Tiptronic is a type of discrete automatic transmission developed by Porsche and used in its vehicles and those of its licensees. A Tiptronic transmission can operate just as the common type of automatic transmission, but it also allows the driver to override the automatic mode by moving the shift lever into a second (Tiptronic) shift gate equipped with two spring-loaded positions: "upshift" and "downshift". Once in this gate, the driver takes over most of the shifting decisions ordinarily performed by the transmission's computer, permitting, for example, the delaying of an upshift for increased acceleration or explicitly commanding a downshift to increase the braking effect of the engine. On some cars, the upshift and downshift operations can also be commanded by pushbuttons or rocker switches installed on the steering wheel with an optional display in the instrument panel indicating the current gear selection.
Though Tiptronic transmissions allow the driver a certain measure of discrete control, the Tiptronic design is implemented using a torque converter like other automatic transmissions. A Tiptronic is not a computer controlled clutch-manual transmission or semi-automatic transmission. Most Tiptronic implementations still make some shifts automatically, primarily to protect the engine and transmission. For example, as used by Audi, a five-speed Tiptronic will make the upshifts from 1 to 2 and 2 to 3 automatically when moving off from a stop even when in manual mode; the transmission then waits for the user's upshift command before proceeding from 3 to 4 and 4 to 5, although the transmission will still upshift if the redline is approached. On deceleration, the transmission will make all downshifts automatically to avoid running the engine at too-low an RPM although the user can accelerate any downshift (that would not violate the redline), thus allowing improved engine braking or preparation for future acceleration. There are some exceptions to this; the system used in the Aston Martin DB9 is designed to hold the gear at the engine's redline, though it will still downshift automatically. This system also allows the engine to blip the throttle during downshifts for a sportier drive.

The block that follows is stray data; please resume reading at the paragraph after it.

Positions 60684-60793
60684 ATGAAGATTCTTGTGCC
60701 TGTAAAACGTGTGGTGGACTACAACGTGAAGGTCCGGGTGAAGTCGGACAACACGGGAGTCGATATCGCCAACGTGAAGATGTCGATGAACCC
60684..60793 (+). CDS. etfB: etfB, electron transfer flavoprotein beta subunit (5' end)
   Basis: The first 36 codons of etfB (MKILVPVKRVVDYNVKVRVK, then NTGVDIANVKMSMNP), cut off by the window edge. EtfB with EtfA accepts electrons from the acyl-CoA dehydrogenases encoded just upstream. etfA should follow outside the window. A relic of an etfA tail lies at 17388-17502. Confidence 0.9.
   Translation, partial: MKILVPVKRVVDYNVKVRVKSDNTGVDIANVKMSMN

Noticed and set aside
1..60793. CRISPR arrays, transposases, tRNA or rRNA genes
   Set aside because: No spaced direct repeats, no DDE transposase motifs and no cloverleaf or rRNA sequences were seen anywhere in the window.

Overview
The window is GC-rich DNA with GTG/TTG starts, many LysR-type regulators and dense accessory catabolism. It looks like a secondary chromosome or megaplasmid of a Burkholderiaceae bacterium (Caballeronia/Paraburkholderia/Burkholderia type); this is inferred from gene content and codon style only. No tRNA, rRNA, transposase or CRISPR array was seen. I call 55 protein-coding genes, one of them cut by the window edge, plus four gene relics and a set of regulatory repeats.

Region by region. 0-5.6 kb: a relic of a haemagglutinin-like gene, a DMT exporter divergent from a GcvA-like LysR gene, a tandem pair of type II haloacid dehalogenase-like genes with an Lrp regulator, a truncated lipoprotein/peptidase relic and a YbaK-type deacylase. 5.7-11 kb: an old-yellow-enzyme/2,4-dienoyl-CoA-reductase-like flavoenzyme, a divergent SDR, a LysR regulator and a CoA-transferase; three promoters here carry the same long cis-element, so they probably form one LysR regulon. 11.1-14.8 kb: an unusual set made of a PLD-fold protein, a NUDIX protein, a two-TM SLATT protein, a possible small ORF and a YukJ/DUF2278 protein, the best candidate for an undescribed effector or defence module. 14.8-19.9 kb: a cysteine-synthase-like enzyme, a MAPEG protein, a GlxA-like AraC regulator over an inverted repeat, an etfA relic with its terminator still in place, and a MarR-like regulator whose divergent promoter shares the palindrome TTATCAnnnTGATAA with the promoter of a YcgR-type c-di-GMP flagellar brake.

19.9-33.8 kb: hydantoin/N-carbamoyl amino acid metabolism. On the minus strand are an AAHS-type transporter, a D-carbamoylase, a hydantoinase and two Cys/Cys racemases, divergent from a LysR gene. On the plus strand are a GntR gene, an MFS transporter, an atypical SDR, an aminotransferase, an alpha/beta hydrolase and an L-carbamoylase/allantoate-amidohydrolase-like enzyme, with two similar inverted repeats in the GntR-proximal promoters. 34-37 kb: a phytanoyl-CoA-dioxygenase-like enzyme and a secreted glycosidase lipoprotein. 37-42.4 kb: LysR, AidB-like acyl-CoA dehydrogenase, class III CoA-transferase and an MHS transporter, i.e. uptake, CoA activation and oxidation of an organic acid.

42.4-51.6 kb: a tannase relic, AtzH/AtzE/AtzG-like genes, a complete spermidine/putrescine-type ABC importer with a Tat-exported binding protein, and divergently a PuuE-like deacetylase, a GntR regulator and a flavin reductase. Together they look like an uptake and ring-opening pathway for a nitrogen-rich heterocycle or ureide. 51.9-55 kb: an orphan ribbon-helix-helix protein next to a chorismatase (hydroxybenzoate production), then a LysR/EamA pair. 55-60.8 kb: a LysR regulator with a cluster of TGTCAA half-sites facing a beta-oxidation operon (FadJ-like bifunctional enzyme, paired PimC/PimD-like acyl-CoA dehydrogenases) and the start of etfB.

Most luxury vehicles with a Tiptronic transmission have two fully-automatic modes: One, identified as "Comfort" or similar, and another, usually called "Sport," which delays upshifts for a sportier driving at the expense of fuel, wear, comfort, and noise. Then, within each major mode there are additional hidden modes selected by the transmission itself; these modes adapt to the demands being placed upon the car by the driver. In this way, shift quality has been improved due to better electronic controls; these electronics modify the shift points to adapt to a given operator's driving style.
Some systems such as Ferrari's F1-Superfast and Audi's DSG are different from Tiptronic transmissions in that they are actually based on sequential transmisions but have an electronically controlled clutch (or in Audi's case, two clutches). These are generally not referred to as tiptronics but are considered to be true semi-automatic transmissions.
Other manufacturers use Tiptronic-like systems under different names:
- Acura: Sequential SportShift
- Audi: Tiptronic
- BMW: Steptronic
- Chrysler: AutoStick
- Citroën: Sensodrive
- Dodge: AutoStick
- Ford (Australia): Sequential Sports Shift
- Honda: iShift, S-matic, MultiMatic
- Hyundai: Shiftronic, H-Matic
- Infiniti: Manual Shift Mode
- Jaguar: Bosch® Mechatronic
- Lexus: E-Shift
- Mazda: Sport AT
- Mercedes-Benz: TouchShift
- Mitsubishi: INVECS, INVECS II, Sportronic, Tiptronic
- Nissan: Tiptronic
- Vauxhall/Opel: Easytronic
- Peugeot: 2Tronic
- Pontiac: TAPshift
- Saab : Sentronic
- Subaru: Sportshift (system developed and name used under license from Prodrive Ltd.)
- Smart : Softip
- Volkswagen : Tiptronic
- Volvo: Geartronic
- Toyota: Multi-mode Transmission (MMT)